This Article presents a positive theoretical analysis of the relationship between the textual plausibility of an administrative agency’s statutory interpretation and the procedural formality with which the agency promulgates that interpretation. The central claim is that, from the perspective of an agency subject to judicial review, textual plausibility and procedural formality function as strategic substitutes: greater procedural formality will be associated with less textual plausibility, and vice versa. Greater textual plausibility increases an agency’s chances of a favorable judicial ruling but entails some sacrifice of policy discretion. Procedural formality is costly, but a reviewing court may give an agency more substantive latitude when the agency promulgates an interpretive decision via an elaborate formal proceeding. The court may view formal process as a proxy for variables that the court considers important but cannot observe directly, such as the significance of the interpretive issue to the agency’s policy agenda. Because procedural formality and textual plausibility are both costly methods for increasing the agency’s odds of surviving judicial review, a rational agency will choose the optimal mix of textual plausibility and procedural formality. Changes that increase or decrease the costs or benefits associated with one of these two variables will therefore have an indirect effect on the other variable as well. This Article develops the theoretical basis for this strategic substitution effect and explores its ramifications for administrative law.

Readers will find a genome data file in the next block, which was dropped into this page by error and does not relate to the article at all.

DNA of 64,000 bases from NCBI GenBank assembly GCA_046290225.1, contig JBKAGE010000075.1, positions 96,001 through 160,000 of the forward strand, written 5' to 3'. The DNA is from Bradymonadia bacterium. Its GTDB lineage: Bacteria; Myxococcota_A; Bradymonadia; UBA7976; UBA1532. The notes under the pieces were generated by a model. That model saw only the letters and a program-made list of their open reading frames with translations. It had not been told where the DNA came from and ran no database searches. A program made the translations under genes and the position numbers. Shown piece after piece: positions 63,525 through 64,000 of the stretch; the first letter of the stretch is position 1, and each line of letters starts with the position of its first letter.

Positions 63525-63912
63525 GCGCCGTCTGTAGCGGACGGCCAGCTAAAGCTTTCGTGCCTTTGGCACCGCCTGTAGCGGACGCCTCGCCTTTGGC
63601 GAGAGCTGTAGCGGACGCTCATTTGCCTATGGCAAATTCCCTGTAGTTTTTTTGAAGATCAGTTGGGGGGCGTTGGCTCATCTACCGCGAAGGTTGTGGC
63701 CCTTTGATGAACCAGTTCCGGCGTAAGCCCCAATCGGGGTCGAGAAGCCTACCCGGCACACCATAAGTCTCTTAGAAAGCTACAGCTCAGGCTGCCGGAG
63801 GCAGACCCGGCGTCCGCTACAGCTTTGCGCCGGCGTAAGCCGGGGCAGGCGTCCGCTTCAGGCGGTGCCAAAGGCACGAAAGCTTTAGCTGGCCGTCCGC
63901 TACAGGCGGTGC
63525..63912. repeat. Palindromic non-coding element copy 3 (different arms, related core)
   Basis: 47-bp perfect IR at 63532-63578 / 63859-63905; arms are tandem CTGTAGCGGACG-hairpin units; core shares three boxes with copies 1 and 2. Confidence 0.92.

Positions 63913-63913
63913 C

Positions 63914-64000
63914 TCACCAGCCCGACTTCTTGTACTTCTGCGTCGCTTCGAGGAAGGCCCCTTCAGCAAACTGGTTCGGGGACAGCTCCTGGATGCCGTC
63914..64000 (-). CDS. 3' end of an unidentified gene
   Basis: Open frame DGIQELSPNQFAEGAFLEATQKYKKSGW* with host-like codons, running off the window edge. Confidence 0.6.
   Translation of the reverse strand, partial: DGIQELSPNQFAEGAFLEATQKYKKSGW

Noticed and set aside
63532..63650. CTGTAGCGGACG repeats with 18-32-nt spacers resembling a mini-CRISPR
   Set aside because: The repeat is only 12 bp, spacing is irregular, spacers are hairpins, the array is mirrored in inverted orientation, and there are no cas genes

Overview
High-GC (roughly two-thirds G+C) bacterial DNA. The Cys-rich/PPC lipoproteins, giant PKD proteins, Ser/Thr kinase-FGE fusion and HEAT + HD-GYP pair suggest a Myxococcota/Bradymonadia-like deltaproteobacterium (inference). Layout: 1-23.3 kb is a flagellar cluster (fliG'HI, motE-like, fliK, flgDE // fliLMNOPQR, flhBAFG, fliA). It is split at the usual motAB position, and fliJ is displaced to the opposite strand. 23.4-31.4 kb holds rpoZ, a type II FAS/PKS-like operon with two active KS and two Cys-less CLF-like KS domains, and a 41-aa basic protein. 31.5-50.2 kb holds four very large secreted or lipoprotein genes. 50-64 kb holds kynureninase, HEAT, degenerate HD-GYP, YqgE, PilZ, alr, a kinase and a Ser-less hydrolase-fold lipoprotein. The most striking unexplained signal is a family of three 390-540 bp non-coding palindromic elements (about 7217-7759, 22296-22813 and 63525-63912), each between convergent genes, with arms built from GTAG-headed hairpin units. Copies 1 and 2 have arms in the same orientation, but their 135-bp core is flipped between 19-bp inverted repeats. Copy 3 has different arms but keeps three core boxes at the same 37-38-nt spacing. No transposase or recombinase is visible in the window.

Tenth Circuit Holds that Certain Agency Interpretations Have No Legal Effect Until Courts Approve.